Do I Need Accelerated Mobile Pages Yet?

Find out what the experts at 51Blocks have to say...

Now that Accelerated Mobile Pages (AMP) has been in place for nearly two years, does your company need AMP? Currently, what are the pros and cons as to what this project can really do for your company?

Accelerated Mobile Pages (AMP) is a Google-backed, Twitter-supported project that launched on October 7, 2015. AMP allows web pages to instantly load on mobile devices, such as mobile phones and iPads.

Because of increased, world-wide competition and a desire to keep people on the web via their mobile devices, Google remains continually focused on speed. Currently, the average load time for a non-AMP page is 22 seconds. Compare this to AMP’s load rate of 0.7 seconds and waiting for content becomes nearly obsolete. And, everyone knows wait time equals client loss, which is why AMP is becoming more and more popular.

AMP can also accommodate ads—with some restrictions on sizes and placement, which makes AMP an incredible marketing tool because of its close association with search engine results and ad impression rates.

However, it is important to note that AMP, in and of itself, is not a factor in search engine ranking, which means anyone who incorporates AMP into their web pages will not immediately experience a blockbuster rise in their search engine ranking. This is why other search engine ranking signals should continue to be used. On the other hand, if clicks increase and bounces decrease on AMP, because the load time is quicker, Google will categorize this as attractive to users and these sites could receive a higher search engine ranking.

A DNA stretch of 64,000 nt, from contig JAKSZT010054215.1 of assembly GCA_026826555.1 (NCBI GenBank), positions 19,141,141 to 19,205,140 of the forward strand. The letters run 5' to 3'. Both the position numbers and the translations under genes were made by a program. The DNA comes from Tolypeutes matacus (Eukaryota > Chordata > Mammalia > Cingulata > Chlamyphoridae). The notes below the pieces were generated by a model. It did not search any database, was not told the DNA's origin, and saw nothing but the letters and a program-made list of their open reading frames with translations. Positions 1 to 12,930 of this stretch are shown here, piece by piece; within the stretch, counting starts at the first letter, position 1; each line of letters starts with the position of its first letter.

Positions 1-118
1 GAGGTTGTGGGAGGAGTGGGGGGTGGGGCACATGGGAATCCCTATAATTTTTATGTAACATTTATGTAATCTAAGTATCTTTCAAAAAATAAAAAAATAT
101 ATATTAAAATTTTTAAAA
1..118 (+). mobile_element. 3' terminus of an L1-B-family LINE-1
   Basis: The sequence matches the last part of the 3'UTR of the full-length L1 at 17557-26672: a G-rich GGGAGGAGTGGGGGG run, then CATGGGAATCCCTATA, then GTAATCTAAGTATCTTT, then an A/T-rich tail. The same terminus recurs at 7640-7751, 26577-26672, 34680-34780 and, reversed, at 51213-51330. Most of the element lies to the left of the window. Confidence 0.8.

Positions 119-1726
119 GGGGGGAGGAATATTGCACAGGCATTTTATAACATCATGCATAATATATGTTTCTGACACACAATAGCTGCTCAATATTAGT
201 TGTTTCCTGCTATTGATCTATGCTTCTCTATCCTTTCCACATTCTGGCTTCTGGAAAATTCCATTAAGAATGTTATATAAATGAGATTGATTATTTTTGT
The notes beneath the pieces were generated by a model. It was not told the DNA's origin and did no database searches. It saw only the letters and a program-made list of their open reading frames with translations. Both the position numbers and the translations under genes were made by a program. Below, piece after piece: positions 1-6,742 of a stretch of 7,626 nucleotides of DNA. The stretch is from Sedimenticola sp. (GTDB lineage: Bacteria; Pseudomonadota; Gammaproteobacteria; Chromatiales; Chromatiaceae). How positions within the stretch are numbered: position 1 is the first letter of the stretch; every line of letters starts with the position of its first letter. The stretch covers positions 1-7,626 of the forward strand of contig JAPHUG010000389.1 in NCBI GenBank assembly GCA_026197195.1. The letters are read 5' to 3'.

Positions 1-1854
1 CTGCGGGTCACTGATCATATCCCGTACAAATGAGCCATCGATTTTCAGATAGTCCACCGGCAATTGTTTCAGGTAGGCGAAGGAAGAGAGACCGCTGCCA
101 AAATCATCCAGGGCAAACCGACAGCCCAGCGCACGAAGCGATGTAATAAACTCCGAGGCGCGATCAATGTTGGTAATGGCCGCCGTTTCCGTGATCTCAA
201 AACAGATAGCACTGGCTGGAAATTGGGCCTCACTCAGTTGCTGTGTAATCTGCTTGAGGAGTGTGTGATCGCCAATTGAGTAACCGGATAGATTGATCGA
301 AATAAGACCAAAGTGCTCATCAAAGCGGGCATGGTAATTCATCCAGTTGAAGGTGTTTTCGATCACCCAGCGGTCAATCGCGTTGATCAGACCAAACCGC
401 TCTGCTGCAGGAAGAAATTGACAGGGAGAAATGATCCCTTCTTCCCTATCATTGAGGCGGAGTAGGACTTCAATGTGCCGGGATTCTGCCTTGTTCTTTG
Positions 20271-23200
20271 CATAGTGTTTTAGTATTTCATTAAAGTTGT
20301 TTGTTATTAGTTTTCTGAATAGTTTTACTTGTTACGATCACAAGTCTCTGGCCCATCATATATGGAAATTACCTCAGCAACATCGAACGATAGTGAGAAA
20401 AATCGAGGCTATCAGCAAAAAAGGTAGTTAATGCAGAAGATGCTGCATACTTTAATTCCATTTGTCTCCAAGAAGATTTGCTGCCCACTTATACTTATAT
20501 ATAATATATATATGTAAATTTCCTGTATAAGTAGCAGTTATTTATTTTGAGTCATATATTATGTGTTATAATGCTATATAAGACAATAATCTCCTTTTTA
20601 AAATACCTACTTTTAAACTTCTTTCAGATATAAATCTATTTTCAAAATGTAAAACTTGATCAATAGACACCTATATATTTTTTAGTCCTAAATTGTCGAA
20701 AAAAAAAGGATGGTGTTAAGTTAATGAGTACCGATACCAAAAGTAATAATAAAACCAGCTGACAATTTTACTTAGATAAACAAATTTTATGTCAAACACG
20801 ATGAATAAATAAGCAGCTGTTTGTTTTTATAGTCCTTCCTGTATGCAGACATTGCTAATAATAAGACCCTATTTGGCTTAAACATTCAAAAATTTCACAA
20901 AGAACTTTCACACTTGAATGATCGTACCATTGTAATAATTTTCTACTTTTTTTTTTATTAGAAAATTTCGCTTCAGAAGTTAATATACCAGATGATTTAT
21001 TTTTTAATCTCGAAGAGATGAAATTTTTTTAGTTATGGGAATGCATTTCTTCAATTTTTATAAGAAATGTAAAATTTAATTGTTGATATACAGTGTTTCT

The downside? AMP can take some getting used to. For example, some people believe AMP takes web designing back to the primitive days of HTML. JavaScript is out and narrower web technologies are in. Where the focus used to be on web design, site speed is now most important. Also, site traffic is hard to track. For example, with AMP, Google now has the ability to collect massive content on its own servers rather than the original website, so readers remain longer on Google.

All in all, it is important to remember that Google is passionate about AMP, so one would be wise to remain friendly with this giant internet conglomerate.  

AMP are here to stay and are even available to ecommerce websites now. You’ll just have to weigh the benefits vs. the drawbacks and decide if this is a good move for you. Contact the 51Blocks team today and get your questions answered!

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